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In many cases the flow about an airfoil is calculated by solving the Laplace equation, (for example in the Hess-Smith panel method). If the velocity field is irrotational and its divergence its zero, that field will satisfy the Laplace equation. My question is: how do you tell when these two conditions (zero curl and zero divergence) are still a good approximation of the actual flow in the reality?

If the flow is incompressible, its divergence will be zero, right?. But in what conditions you can treat air as a incompressible fluid?

And how can I tell if the flow can be treated as irrotational? I thought that this was related to viscosity, but I've read that in some cases there can be irrotational flows with viscous fluids and also rotational flows with inviscid fluids. And the Kutta condition, that is fundamental in the Hess-Smith method, is based on the fact that the fluid has viscosity.

And I've also read that it's important, to apply the Hess-Smith method, that the airspeed is subsonic everywhere. What are the reasons of this condition?

I'd be happy to receive explanations or also useful links. Thank you.

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1 Answer 1

You have lots of questions here, so I'll try to address them all but I may miss/gloss over some.

A fluid that is considered incompressible is divergence-free. This comes from the conservation of mass equation:

$$\frac{\partial \rho}{\partial t} + \frac{\partial \rho u_i}{\partial x_i} = 0$$

where if we say the density does not change, the time derivative is zero and the $\rho$ can be pulled out of the spatial derivative and divided from both sides, leaving:

$$ \frac{\partial u_i}{\partial x_i} = 0 $$

which is the divergence free condition.

Under which conditions can this be assumed? The typical rule of thumb is that any flow where the Mach number is less than 0.3 can be assumed incompressible. This typically corresponds to a change in density due to compression of less than 5%.

Of course, potential flow can exist in compressible cases as well so divergence free is not a requirement for potential flow.

Potential flow is defined as irrotational flow. This means that there is no vorticity in the flow, or the curl of the velocity is zero.

Under which conditions does that occur? Well, flow without turbulence (so no separation from the body) and flow outside the boundary layer (which is why we need the slip boundary condition on the body) are the two most common examples of potential flow.

You are correct that inviscid flows can have rotation, and there are books on viscous potential flow as well. The criterion for being potential is just the irrotationality, or vorticity free, condition.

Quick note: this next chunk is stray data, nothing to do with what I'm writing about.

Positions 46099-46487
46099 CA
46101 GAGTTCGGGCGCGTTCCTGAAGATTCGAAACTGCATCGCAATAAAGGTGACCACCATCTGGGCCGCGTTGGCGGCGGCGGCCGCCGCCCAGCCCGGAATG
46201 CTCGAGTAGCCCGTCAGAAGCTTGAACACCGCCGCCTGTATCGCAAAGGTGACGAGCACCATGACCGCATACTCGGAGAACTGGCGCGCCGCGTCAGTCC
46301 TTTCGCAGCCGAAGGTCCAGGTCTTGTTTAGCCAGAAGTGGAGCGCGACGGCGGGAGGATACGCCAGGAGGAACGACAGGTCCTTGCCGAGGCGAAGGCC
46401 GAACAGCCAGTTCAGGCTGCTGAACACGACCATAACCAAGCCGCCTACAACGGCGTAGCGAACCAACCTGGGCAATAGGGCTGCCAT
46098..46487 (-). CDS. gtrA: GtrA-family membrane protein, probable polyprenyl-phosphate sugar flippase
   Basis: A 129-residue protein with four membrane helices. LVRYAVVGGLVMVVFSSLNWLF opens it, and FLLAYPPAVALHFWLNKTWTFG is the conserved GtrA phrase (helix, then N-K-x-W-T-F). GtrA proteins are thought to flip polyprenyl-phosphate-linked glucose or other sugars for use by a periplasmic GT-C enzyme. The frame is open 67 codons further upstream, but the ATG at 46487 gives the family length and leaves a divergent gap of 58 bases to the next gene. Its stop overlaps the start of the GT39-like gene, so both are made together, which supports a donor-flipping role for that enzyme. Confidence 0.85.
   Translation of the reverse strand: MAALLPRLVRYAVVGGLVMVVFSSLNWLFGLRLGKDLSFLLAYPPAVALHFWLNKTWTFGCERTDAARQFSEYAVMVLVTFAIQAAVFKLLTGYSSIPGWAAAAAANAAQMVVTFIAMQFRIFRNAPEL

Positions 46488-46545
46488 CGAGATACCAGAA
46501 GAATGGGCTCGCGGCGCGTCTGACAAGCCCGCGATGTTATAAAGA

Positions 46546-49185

As for the Kutta-condition... this is a mathematical requirement to make up for the fact that when we drop viscosity from the equations, we lose a boundary condition. For more information on that, and for more information on the whole "lift needs viscosity but inviscid potential flow has lift" issue, see my answer to Does a wing in a potential flow have lift?

Conclusion

If you use a panel method solver like XFoil, you will get warnings if your setup has a velocity that is too high or will cause separation of the flow from the body. The important point about speed is keeping the Mach number under 0.3 at all points on the body. A very thick airfoil may reach higher velocities at the thickest point even for small freestream velocities.

Also, a thick airfoil or an airfoil at a large angle of attack will cause separation, violating the irrotational assumption. Well-established panel method codes will warn you in both of these cases; if writing your own, you must ensure that you don't just blindly take an answer you get without making sure you are in a reasonable range.

Knowing the range takes some experience. For divergence-free, it's relatively easy. If you get answers from your solver that put the velocity near Mach 0.3 or greater, you need to be careful. For irrotational flow, you will get some experience and intuition about how thick is too thick, or how large an angle of attack is too much. Until then, you can look for similar shapes in canonical texts such as Theory of Wing Sections which has $C_L$, $C_D$ and $C_M$ data for almost all of the known NACA airfoils. If you look at the $C_L$ plots for a shape of similar thickness, you can see the angle of attack where the curve is no longer linear and this is the point that separation occurs. You can't be near that point if you want your panel method to work.

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Very good answer. –  OSE Jul 22 '13 at 15:11

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